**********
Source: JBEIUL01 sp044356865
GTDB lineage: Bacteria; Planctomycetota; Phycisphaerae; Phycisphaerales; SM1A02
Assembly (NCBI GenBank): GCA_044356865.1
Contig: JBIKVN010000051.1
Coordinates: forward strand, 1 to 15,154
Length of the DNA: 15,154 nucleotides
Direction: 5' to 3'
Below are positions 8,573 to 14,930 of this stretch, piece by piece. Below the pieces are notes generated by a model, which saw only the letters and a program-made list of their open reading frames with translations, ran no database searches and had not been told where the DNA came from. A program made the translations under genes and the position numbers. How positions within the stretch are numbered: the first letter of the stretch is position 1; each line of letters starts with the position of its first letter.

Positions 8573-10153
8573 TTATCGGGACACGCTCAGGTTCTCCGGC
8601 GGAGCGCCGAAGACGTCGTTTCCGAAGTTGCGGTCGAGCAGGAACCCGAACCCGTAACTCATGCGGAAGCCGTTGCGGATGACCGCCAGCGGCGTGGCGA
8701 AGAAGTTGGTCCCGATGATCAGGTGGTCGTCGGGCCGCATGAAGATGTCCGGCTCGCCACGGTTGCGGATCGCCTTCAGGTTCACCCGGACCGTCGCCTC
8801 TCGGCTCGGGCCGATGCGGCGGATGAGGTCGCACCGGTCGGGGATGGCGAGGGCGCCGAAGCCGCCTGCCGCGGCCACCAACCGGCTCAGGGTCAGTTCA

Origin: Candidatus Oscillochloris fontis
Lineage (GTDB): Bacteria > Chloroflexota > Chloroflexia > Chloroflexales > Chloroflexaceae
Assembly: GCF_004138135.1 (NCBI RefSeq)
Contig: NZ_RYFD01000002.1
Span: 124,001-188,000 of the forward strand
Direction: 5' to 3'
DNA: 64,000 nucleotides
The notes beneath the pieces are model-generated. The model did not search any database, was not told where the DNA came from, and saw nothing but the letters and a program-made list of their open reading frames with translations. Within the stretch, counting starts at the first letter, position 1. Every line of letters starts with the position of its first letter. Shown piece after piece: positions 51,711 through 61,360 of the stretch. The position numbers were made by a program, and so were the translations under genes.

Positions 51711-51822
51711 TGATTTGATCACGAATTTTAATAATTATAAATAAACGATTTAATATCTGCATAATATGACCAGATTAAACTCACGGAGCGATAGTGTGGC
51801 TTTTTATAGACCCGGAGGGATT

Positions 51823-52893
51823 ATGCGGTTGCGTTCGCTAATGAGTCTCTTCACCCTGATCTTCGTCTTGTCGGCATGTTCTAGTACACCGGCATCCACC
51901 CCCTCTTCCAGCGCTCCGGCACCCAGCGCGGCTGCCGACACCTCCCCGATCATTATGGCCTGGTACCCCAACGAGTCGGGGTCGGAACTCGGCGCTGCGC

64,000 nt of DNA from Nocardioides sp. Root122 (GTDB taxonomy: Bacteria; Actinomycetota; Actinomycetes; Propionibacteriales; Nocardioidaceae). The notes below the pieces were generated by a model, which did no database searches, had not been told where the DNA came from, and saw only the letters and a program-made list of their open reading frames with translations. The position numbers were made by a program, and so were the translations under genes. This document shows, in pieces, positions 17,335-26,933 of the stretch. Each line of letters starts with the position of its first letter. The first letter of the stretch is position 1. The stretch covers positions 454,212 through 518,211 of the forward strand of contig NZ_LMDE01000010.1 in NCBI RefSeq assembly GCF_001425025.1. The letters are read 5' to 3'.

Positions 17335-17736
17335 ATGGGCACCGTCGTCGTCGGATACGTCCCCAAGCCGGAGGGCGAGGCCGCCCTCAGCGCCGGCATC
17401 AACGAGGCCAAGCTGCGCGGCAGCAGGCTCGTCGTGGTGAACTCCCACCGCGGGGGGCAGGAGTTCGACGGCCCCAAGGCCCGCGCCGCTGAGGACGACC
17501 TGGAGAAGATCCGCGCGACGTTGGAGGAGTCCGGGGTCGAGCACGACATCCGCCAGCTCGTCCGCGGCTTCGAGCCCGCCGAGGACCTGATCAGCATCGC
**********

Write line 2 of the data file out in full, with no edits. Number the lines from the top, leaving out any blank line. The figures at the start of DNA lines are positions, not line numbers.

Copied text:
GTDB lineage: Bacteria; Planctomycetota; Phycisphaerae; Phycisphaerales; SM1A02